Short and Sweet: Storytelling in 300 Words
[EDITOR'S NOTE: This is an edited version of an article that ran in The Write Stuff, the monthly newsletter of The Charlotte Observer's writing group. Observer features editor Michael Weinstein, along with assistant metro editor Michael Gordon, is co-editor of the newsletter.]
Brady Dennis was a night cops reporter in the Tampa bureau of Poynter's St. Petersburg (Fla.) Times when he started writing "300 Words," a series of short stories about ordinary people, in 2004. This year, he won the Ernie Pyle Award for human interest writing for his series. The "300 Words" stories have been running, alongside pictures by Times photographer Chris Zuppa, on the front page of the paper's local-news section, about once a month. To find their stories, Zuppa and Dennis think of a moment they want to capture, then find the subject who best defines that moment. Dennis is now a general-assignment reporter in the Times' Tampa bureau. I interviewed him, via e-mail, to find out what he's learned about storytelling in small doses.
MICHAEL WEINSTEIN: How did you come up with the idea of writing 300-word stories?
BRADY DENNIS: I first dreamed up "300 Words" while working as a night cops reporter in Tampa. For starters, I wanted a project that offered a break from the usual murder and mayhem that I typically covered (and enjoyed covering). But more importantly, I wanted to take a chance and offer something in the metro section that readers weren't used to seeing, something different that would make them slow down and take a breath and view the people they passed each day a little differently. I knew I wanted the pieces to be short -- they never jump from 1B -- and to highlight people that otherwise never would make the newspaper. Luckily, I [worked with] a photographer who shared this vision and a brave editor willing to try new approaches and fend off the skeptics.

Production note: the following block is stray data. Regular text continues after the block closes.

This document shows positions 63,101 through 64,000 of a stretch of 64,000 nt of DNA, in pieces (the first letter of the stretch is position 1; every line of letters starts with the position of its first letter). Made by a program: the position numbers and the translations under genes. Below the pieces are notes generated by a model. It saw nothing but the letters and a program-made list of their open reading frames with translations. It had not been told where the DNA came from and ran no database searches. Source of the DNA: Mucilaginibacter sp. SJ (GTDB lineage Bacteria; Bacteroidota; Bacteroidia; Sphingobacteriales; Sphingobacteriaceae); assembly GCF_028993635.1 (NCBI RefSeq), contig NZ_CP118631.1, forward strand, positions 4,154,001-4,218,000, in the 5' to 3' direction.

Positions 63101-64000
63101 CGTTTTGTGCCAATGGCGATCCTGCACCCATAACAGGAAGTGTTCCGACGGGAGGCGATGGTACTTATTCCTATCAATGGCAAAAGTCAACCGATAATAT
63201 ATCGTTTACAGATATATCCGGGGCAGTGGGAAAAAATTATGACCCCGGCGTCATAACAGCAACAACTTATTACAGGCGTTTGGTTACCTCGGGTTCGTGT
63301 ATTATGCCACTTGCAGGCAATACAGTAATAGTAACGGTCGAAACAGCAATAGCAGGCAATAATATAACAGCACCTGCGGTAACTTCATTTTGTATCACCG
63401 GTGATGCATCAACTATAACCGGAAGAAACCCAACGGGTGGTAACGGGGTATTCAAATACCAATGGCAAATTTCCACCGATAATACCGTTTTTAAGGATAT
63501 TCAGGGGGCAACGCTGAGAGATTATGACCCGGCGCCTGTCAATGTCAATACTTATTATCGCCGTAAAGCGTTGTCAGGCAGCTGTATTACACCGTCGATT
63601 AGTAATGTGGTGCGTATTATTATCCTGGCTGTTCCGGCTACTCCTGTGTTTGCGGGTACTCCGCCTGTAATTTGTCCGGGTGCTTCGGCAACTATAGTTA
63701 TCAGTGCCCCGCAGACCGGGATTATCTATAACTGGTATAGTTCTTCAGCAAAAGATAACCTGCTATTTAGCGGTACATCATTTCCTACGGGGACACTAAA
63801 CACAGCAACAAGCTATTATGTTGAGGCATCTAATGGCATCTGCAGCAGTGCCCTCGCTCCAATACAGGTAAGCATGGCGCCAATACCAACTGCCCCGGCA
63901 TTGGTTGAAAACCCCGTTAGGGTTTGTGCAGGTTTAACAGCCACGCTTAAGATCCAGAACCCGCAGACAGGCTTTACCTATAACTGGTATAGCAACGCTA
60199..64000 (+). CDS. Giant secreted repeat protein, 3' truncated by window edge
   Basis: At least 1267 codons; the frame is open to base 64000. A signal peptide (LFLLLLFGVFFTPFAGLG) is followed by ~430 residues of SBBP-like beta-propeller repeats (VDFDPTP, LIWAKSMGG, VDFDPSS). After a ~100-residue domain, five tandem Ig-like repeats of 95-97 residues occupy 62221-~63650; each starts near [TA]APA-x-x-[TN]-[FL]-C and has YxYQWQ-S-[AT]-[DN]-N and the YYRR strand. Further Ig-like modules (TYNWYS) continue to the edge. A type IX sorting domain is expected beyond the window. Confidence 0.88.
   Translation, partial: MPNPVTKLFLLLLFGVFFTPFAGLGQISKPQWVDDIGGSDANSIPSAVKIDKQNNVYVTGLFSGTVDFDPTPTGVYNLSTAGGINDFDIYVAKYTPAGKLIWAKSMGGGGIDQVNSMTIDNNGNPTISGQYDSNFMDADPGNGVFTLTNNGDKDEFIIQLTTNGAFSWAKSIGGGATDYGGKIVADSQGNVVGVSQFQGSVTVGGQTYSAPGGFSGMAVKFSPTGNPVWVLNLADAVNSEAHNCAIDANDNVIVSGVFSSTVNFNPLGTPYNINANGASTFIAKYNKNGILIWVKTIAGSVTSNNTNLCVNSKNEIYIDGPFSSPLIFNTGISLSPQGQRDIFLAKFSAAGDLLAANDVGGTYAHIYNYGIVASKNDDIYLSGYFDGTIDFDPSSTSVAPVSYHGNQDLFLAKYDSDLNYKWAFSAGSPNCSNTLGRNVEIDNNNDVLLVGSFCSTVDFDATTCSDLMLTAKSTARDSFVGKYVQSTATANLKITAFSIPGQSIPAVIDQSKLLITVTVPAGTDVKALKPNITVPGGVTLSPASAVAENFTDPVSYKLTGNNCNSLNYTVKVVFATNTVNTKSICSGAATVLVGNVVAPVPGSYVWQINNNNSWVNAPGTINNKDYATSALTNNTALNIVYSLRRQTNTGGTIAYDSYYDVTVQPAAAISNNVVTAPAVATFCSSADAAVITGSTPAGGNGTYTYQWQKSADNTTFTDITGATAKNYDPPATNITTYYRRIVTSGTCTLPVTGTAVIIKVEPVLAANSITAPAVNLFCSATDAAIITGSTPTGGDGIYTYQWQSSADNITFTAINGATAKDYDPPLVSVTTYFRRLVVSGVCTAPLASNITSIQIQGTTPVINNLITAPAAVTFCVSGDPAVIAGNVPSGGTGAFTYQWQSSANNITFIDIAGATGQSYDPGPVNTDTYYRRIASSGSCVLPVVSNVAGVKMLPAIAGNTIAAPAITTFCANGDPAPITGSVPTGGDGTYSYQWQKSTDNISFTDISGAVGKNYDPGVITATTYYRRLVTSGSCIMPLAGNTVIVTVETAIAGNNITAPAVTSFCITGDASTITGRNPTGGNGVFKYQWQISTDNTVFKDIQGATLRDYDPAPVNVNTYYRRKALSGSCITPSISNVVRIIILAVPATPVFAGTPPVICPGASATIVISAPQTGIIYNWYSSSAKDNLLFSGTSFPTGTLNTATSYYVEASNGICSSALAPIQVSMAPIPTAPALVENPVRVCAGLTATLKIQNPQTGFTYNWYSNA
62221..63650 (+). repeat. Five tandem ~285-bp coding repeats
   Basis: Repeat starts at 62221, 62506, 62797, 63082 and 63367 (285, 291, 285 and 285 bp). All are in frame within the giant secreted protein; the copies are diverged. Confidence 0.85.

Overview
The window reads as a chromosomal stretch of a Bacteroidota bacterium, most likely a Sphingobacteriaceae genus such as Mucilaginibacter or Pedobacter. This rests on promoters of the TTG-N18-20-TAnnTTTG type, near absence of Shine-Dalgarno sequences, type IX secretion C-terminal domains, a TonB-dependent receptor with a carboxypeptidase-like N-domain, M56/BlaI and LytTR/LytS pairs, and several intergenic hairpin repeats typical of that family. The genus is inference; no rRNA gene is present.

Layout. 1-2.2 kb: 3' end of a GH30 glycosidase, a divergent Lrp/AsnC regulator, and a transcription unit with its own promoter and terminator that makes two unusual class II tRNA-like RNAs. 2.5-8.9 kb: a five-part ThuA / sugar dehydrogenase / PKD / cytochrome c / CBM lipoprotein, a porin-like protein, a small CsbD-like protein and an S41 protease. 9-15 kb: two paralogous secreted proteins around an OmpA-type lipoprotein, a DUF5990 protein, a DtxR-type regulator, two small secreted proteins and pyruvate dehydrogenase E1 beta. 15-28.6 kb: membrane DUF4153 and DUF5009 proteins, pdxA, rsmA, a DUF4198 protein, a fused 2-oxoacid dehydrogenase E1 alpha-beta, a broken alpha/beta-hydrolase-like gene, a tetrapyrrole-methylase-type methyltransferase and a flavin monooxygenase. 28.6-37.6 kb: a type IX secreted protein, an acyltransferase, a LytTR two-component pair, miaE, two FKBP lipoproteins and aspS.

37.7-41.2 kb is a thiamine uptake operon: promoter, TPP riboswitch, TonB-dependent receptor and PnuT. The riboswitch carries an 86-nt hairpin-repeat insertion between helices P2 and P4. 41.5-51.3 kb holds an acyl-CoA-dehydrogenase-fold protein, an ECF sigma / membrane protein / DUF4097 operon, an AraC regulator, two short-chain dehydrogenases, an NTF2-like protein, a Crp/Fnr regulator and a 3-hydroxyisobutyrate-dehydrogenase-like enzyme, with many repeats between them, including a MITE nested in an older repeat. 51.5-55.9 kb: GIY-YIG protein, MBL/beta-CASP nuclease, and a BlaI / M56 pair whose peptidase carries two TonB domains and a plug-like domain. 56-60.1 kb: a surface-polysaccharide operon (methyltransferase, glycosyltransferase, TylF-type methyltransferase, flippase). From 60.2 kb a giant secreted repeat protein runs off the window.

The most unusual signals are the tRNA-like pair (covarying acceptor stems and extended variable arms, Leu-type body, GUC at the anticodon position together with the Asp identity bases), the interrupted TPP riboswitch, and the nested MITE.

A big inspiration for the series, by the way, were the "People" columns that Charles Kuralt had written for the Charlotte News back in the early 1950s [see www.charleskuraltspeople.com].
What was the easiest thing about doing them?
The easiest thing was my complete confidence in the people we would find. I believe that each person not only has a story to tell, but that each person has a story that matters. I've always felt humbled in the presence of everyday, "ordinary" people who are willing to share their lives with us. Give me them any day over politicians and celebrities.
What was hardest?
The hardest thing, I suppose, was finding a theme in each piece that was universal -- love, loss, death, change, new beginnings. Something everyone could relate to on a human level. I didn't think it was enough to say, "Look, here's an interesting person." I wanted to capture that person in a moment when readers could say, "I understand. I've been there."
What did you learn about writing short stories with a beginning, middle and end?
I learned it doesn't take 3,000 words to put together a beginning, middle and end. A good story is a good story, no matter the length. And sometimes the shorter ones turn out [to be] more powerful than the windy ones.
That said, there's a risk of sounding like I'm advocating super-short stories with no traditional nut graph. Not so. I believe no matter how long or short the story, people should know why it is important and worth their time. It's not enough just to paint a pretty picture. We must strive to tell them something about the world that matters, to be journalists and not simply storytellers. Hopefully, in a non-traditional way, "300 Words" does that.
Has it made you a better reporter? Better writer?
Absolutely. "300 Words" made me a better reporter by forcing me to rely almost primarily on observation. Notice that most pieces contain almost no quotes. I didn't interview people as much as I simply shut my mouth and watched and listened. We don't do that enough.
It also made me a more economical writer. With only 300 words to spare, each one had to matter. I've tried to apply that rule to the other stories I do, even the long ones. The idea is to cut away the fat and leave only the muscle. As my editor, Neville Green, repeated again and again: "Less is more." It's true for most stories we write.
How did your editor help you?
Green helped in so many ways. He wrote most of the headlines. He helped
me trim many unnecessary sentences, greatly improving the stories with
each change. And sometimes, he simply put that universal theme I was
searching for in perspective. "Isn't this story about..." he would
start, and he'd always be dead-on.
Anything else I should ask?
One thing I would offer is my opinion that, now, more than ever, we should be willing to take risks and make reading the paper an unpredictable and interesting exercise. "300 Words" was an effort at that. But there are a million other possibilities, and journalists are pretty bright folks. All it takes is the willingness to risk something new.